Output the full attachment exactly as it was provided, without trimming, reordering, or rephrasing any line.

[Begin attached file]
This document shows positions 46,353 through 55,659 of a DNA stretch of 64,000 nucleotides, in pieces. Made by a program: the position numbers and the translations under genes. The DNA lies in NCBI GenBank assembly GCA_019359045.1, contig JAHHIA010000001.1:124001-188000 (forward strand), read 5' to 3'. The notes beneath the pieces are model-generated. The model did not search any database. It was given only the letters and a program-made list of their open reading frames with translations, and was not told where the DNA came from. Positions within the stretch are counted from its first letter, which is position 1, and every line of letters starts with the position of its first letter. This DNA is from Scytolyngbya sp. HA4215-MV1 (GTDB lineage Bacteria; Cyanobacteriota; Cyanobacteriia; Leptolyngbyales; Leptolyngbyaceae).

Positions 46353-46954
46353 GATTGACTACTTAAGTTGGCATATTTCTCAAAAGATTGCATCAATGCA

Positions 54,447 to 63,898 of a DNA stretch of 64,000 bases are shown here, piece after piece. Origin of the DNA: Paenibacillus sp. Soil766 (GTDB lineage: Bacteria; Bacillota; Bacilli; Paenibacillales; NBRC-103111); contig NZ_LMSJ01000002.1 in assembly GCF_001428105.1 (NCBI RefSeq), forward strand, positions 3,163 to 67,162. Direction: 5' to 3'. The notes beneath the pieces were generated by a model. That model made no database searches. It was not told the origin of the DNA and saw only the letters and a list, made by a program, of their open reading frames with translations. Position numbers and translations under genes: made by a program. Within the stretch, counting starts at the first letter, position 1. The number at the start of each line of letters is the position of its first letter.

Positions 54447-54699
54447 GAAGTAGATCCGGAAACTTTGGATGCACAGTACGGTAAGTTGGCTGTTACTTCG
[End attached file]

This document shows positions 46,353 through 55,659 of a DNA stretch of 64,000 nucleotides, in pieces. Made by a program: the position numbers and the translations under genes. The DNA lies in NCBI GenBank assembly GCA_019359045.1, contig JAHHIA010000001.1:124001-188000 (forward strand), read 5' to 3'. The notes beneath the pieces are model-generated. The model did not search any database. It was given only the letters and a program-made list of their open reading frames with translations, and was not told where the DNA came from. Positions within the stretch are counted from its first letter, which is position 1, and every line of letters starts with the position of its first letter. This DNA is from Scytolyngbya sp. HA4215-MV1 (GTDB lineage Bacteria; Cyanobacteriota; Cyanobacteriia; Leptolyngbyales; Leptolyngbyaceae).

Positions 46353-46954
46353 GATTGACTACTTAAGTTGGCATATTTCTCAAAAGATTGCATCAATGCA

Positions 54,447 to 63,898 of a DNA stretch of 64,000 bases are shown here, piece after piece. Origin of the DNA: Paenibacillus sp. Soil766 (GTDB lineage: Bacteria; Bacillota; Bacilli; Paenibacillales; NBRC-103111); contig NZ_LMSJ01000002.1 in assembly GCF_001428105.1 (NCBI RefSeq), forward strand, positions 3,163 to 67,162. Direction: 5' to 3'. The notes beneath the pieces were generated by a model. That model made no database searches. It was not told the origin of the DNA and saw only the letters and a list, made by a program, of their open reading frames with translations. Position numbers and translations under genes: made by a program. Within the stretch, counting starts at the first letter, position 1. The number at the start of each line of letters is the position of its first letter.

Positions 54447-54699
54447 GAAGTAGATCCGGAAACTTTGGATGCACAGTACGGTAAGTTGGCTGTTACTTCG